by Campbell Burns-McRuvie
Hidden along Münzstraße, in the busy shopping district of Mitte, is a quiet oasis. Passer-bys often miss the arcade that leads to two courtyards, surrounded by a collection of fashion retailers, a café and residential apartments. The renovated monument listed building at 21 Münzstraße was originally designed by architects Poetsch & Bohnstedt and built between 1891 and 1893. Entering into its first courtyard you feel immediately transported back into another time. The courtyard is surrounded on all sides by refurbished sandstone colored walls. The brickwork surrounding the wide windows, grotesques adorning the balconies and stone paving give the space a traditional feel. In the middle of the courtyard sits a small fountain, surrounded by well-groomed hedges. The walls block out the traffic and noise from the outside streets, giving a sense of calm as the sound of water spurting from the fountain can be heard. The space combines traditional architecture with a modern ambience, as it’s the home to stores from popular fashion companies such as Tommy Hilfiger and Nudie Jeans. This combination between new and old is further apparent in the second courtyard, connected by another arcade, which houses the Nudie Jeans store and repair shop. There, the walls have been left bare and unrenovated, with the industrial windows surrounded by bullet holes. According to the owner of the café, these bullet holes date back to the Second World War.
The entire space emanates a feeling of openness and connectedness, as a plethora of windows and balconies from the residential apartments all look out into the courtyard. This feeling is enhanced by how the retail stores interact with one another and the entire space. The café’ has two doors opening into both courtyards, while its interior also connects it to the neighbouring fashion store, allowing customers to walk into one from the other. On a sunny day, the café’s outdoor seating, consisting of park benches and marble top tables next to the fountain, plays host to an entire community of people, including the local residents and workers.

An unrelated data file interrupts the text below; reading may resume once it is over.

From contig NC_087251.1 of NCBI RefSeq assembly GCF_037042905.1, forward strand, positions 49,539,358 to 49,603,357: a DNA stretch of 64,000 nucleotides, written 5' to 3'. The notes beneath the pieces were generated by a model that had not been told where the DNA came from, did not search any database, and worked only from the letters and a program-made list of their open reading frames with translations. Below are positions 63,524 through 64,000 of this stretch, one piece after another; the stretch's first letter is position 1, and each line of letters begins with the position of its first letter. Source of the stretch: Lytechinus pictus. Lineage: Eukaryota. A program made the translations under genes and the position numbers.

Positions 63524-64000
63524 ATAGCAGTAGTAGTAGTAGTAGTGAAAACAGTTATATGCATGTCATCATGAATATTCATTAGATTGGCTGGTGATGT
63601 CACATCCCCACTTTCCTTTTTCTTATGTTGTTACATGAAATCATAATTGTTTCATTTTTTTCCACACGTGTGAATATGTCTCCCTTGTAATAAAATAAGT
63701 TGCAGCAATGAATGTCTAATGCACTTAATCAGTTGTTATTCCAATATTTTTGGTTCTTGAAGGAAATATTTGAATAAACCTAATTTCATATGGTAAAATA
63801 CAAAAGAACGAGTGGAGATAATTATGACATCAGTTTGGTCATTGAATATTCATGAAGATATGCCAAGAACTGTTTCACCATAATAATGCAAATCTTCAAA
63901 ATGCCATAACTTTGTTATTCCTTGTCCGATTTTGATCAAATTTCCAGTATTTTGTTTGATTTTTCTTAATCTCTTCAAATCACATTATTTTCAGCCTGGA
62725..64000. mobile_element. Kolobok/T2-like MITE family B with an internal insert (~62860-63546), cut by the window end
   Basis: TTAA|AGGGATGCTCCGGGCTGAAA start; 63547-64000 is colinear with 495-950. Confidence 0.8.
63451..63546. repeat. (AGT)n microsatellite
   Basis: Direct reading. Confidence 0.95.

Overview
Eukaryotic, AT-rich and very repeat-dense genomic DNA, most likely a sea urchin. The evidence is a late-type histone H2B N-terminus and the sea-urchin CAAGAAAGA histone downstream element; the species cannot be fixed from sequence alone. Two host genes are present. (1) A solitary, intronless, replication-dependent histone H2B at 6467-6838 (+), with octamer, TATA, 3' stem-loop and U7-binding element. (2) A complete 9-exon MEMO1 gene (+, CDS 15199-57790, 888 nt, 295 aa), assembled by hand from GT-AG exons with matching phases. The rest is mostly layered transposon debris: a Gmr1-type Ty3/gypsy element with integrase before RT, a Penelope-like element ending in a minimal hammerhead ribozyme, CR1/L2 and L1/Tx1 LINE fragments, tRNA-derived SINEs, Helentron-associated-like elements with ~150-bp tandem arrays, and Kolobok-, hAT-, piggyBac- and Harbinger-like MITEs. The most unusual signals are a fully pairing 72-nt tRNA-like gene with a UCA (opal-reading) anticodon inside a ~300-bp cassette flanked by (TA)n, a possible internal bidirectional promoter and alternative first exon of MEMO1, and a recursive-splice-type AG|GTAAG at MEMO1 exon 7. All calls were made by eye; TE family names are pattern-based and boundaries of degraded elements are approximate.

Despite this feeling of a community, that the space is both residential and commercial also creates a sense of conflict. As a residential area, quietness and seclusion are indeed imporant. This is partly met through the space’s aforementioned ability to drown out outside sound. However, the courtyards are open for the entire public, who are able to wander in, chat and stare into the windows, resulting in an intrusion of the privacy of those living there. On the other hand, the commercial businesses that operate on the ground floors depend on a constant stream of customers to survive. Businesses like the café and the Nudie Jeans fashion store have only been open since January 2015 and thus have had little time to develop an established clientele. The fact that the courtyards are secluded off from the road also reduces the number of customers that enter. This means that these businesses must have to rely largely on word of mouth to increase their customer base. Although this allows the space to maintain a quiet and peaceful ambience, it also makes it difficult for these businesses to compete with other stores and cafés in this popular area of Mitte, where rent is much higher than in other districts of Berlin.
Nevertheless, for those that frequent the shops and café, the tranquillity of the space in such a central location enhances its appeal, making it a highly attractive and enjoyable place to visit. However, the competing functions of the space as both a residential and commercial area makes it extremely difficult for the space to fulfill the interests of one group without impeding upon the interests of the other.